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Treatment objectives

a) Coordination of upper and lower arches

b) Correction of class III skeletal pattern and asymmetry

c) Correction of Maxillary cant

d) Correction of cross bite and improvement in bite

e) Achievement of class I incisor relationship

Treatment plan

a) Combined surgical orthodontic plan to correct the bite and malocclusion

b) Muscle deprogramming

c) Alignment and coordination of upper and lower arches

d) Surgery - Asymmetric set back and rotation of the mandibular arch Post-surgical finishing and debonding

Treatment progress

Pre-surgical procedure: Treatment started with muscle deprogramming with a butterfly deprogrammer (Figure 2). After 6 weeks of the appliance wear, the patient reported an improvement during opening and closing of jaw. The mouth opening also improved and clicking sound disappeared. This was followed by the placement of 0.022˝ preadjusted edgewise brackets and molar tubes (MBT Victory series, 3M,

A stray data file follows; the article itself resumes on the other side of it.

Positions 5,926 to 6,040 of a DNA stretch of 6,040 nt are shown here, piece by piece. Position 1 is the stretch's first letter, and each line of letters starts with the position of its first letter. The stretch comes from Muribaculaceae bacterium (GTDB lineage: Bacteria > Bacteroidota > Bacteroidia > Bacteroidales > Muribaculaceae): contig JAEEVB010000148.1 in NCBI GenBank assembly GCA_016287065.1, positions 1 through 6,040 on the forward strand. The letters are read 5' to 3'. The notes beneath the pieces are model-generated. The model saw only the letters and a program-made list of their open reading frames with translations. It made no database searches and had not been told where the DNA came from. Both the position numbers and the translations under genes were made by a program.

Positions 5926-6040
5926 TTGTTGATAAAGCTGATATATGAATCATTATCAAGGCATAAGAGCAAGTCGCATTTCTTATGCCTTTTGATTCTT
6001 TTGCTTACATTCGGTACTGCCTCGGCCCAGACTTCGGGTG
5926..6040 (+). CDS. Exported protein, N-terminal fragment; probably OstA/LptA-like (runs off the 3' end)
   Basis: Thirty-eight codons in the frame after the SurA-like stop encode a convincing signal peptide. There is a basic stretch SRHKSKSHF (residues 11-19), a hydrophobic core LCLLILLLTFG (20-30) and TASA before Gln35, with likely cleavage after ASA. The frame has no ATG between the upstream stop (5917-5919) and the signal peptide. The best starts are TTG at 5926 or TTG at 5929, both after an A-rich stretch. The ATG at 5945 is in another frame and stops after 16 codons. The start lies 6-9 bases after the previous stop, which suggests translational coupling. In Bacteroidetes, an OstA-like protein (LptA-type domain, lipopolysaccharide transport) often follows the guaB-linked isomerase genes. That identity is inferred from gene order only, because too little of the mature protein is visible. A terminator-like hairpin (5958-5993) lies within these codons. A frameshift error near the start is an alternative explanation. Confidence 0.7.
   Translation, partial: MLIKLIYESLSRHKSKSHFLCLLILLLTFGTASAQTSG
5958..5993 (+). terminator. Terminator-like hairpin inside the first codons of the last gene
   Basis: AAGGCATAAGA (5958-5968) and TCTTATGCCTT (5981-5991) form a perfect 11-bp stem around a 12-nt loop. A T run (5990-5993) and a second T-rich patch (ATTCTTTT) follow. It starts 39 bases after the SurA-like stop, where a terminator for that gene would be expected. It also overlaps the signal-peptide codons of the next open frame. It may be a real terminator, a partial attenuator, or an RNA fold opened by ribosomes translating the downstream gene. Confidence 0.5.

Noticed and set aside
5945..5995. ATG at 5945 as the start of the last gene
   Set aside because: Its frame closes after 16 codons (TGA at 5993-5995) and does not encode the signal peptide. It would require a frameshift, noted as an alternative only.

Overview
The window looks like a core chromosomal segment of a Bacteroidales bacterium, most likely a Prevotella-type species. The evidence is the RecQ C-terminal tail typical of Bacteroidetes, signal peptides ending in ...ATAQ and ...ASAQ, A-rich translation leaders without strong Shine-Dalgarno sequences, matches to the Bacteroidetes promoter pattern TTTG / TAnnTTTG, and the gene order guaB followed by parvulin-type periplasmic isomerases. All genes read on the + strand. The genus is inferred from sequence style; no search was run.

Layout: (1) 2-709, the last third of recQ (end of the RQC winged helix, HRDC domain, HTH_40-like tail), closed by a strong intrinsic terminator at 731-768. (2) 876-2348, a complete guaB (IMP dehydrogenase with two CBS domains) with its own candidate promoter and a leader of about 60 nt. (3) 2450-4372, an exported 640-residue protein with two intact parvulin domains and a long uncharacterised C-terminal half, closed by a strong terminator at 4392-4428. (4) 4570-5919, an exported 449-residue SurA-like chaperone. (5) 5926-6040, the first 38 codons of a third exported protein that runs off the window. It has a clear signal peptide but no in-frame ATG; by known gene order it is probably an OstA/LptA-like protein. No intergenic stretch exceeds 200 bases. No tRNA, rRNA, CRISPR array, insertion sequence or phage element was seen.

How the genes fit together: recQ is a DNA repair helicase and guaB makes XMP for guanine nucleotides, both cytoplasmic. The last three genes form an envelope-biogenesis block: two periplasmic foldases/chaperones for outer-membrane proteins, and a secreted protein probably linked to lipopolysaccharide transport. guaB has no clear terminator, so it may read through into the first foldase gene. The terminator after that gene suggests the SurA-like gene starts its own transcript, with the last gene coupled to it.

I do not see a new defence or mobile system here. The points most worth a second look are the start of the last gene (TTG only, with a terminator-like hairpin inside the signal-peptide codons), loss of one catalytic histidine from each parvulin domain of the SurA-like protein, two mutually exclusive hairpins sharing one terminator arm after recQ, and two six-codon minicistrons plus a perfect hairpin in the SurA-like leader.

Figure 2: Butterfly deprogrammer.

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UNITEK, Monrovia, CA, USA). Leveling and alignment with 0.016˝ NiTi archwire (d-tech, Wagholi, Pune, India) and wellcoordinated 0.018˝ stainless steel (S.S.) arch wires (A.J. Wilcock Premium Plus Australian arch wire, Whittlesea, Victoria, Australia) was done. During the alignment phase almost 6 months before the planned surgery, lower third molars were extracted. 0.019x0.025” stainless steel wire (Truforce, Ortho Technology, Inc., Tampa, USA) was then placed with hooks to finish the pre-surgical phase (Figure 3). Patient was then referred to Department of Oral surgery.

Figure 3: Pre-surgical intra oral and extra oral photographs.

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On the day surgery, patient reported with debonded molar tubes due to a minor accident. Further plan of taking a pre-surgical CT scan was then performed (Figure 4) and a stereolithographic model was prepared from the same. After planning mock surgery on patient’s casts and rapid prototype model, an acceptable bite was established by performing a rotational BSSO (bilateral sagittal split osteotomy). Patient insisted on a single jaw surgery, so the plan was designed to correct the mandibular deviation and maxillary cant was left untouched (Figure 5).

Figure 4: Pre surgical CT Scan.

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Figure 5: Stereolithographic model prepared from CT scan and mock surgery performed.

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Surgical procedure